Bruce  Barnes  writes  that  his  father  felt  superior  to the  bank  robbers  he  befriended  in  Leavenworth.  “It wasn’t just the money that appealed to him. It was the  image  of  himself  going  into  a  bank  holding  a gun, knowing that he had complete power over those he was robbing.” Barnes also writes that Kathryn not only  helped  in  the  planning  of  these  robberies,  but that  she  dressed  like  a  man  and  participated  as  an armed getaway driver during some of them.

Kathryn  also  had  an  image  of  her  husband,  and  she began  spreading  the  word  among  her  bootlegging customers and associates that her man was a brutal, efficient  bank  robber.  To  prove  the  point,  she  gave him  a  second-hand  Thompson  machine  gun,  model 1921,  serial  number  4907,  and  insisted  that  he practice  with  it  while  visiting  at  the  Shannon  farm near  Paradise,  Texas.  She  bought  it  from  J.  Kar,  a pawnbroker  at  the  Wolfe  &  Klar  Pawn  Shop  in  Fort Worth  that  was  the  southwest  distributor  for  Colt’s Arms Manufacturing Company, and paid two hundred fifty  dollars  for  it.  According  to  William  Helmer, author  of  Public Enemies:  America’s  Criminal  Past,  1919-1940, “Wolfe & Klar was also the source of guns for Hyman Lebman  in  San  Antonio  who  was  converting  them into  full  automatics  for  bank  robber  and  murderer Baby  Face  Nelson,  a  name  given  to  him  because  of his  youthful  appearance  and  small  stature,  and  his partner,  John  Dillinger,  known  for  having  robbed twenty-four  banks  and  four  police  stations.”  Both would  be  named  on  FBI  Director  Hoover’s  “Public Enemy No. 1“ list.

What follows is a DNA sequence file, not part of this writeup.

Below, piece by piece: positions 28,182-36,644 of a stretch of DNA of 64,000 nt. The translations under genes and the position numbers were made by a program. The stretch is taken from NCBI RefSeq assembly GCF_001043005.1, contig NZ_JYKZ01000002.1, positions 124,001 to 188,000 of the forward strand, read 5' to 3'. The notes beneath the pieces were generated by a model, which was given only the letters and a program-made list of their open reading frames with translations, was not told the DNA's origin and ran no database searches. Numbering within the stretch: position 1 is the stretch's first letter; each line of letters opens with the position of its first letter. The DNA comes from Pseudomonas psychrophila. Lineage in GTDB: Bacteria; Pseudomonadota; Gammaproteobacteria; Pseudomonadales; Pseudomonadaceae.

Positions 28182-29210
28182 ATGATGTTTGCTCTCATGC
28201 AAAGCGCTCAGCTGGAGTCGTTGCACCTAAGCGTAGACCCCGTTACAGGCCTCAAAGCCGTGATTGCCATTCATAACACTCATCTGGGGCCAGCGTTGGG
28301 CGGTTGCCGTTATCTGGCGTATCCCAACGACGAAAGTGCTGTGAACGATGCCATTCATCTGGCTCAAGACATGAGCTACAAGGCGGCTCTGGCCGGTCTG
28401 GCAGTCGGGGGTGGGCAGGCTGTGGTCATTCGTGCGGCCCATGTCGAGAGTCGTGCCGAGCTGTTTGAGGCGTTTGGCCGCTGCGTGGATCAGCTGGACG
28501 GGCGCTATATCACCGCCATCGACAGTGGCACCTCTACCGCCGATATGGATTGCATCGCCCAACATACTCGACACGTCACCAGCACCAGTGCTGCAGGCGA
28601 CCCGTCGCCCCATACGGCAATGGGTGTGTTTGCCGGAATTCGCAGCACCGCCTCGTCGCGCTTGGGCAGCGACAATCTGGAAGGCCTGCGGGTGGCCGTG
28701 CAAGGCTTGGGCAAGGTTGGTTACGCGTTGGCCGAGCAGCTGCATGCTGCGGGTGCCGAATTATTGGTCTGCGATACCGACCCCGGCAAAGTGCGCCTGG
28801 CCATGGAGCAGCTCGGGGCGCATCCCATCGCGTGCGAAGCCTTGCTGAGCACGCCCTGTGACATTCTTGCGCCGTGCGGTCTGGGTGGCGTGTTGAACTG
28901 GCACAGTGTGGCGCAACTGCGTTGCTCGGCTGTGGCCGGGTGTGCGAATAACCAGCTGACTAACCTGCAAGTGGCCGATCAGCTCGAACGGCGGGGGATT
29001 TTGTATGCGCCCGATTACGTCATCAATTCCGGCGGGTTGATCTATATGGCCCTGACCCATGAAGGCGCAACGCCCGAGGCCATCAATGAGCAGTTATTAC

Kathryn was an expert shot with most types of guns, according  to  the  FBI,  including  the  hand  guns,  shot guns,  rifles,  and  the  “Tommy”  gun.  It  has  been reported that George could also handle the “chopper” (or  “Chicago  typewriter,”  as  the  big  city  mobsters called  it),  and  named  his  Tommy  gun  “the  Little Stenog“  because  he  could  “write  his  name  on  the side of a barn” by shooting bullets.

Kathryn  continued  promoting  “the  Big  Guy”  in  Fort Worth  dives,  dumps,  and  hangouts,  bragging  that “Machine  Gun  Kelly“  was  so  expert  with  his  weapon that  he  could  pop  walnuts  off  the  top  of  a  fence  at thirty  feet,  and  passing  out  his  spent  brass  shell casings as souvenirs.

Machine  Gun  Kelly  (right) would  make  his  own  self-serving statements,  saying  that  he  “liked  to  use  a  machine gun  at  close  range  without  the  stock,  with  the  butt against  his  hip.”  He  also  bragged  that  he  “spent twenty-five  to  thirty  dollars  a  week  on  slugs  so  he could  practice.”  He  was  known  for  carrying  a  large bag  with  him  that  concealed  two  machine  guns,  the one Kathryn  bought for him, and another one, also a 1921 model, 45 caliber, serial number 4685.

There  is  little  doubt  that  these  stories  have  been embellished over the years. For one thing, Kelly was never  keen  on  fire  arms.  For  another,  it  has  been pointed  out  that  pecan  trees  are  dominant  in  the area  rather  than  walnut  trees.  There  is  also  some question  as  to  whether  it  was  Kathryn  who  actually came  up  with  the  name  “Machine  Gun  Kelly.”  The FBI had its own ubiquitous public relations arm which cleverly  played  up  the  frightening  nickname  while seeking  Kelly;  thereby  painting  Hoover  and  his agents  as  heroic  and  courageous  in  their  pursuit  of this  extremely  dangerous,  heavily  armed  public enemy.  The  FBI’s  wanted  poster  warned  that  Kelly was  an  “expert  machine  gunner,”  while  at  the  same time some of the bureau’s press releases labeled him “a desperate character.”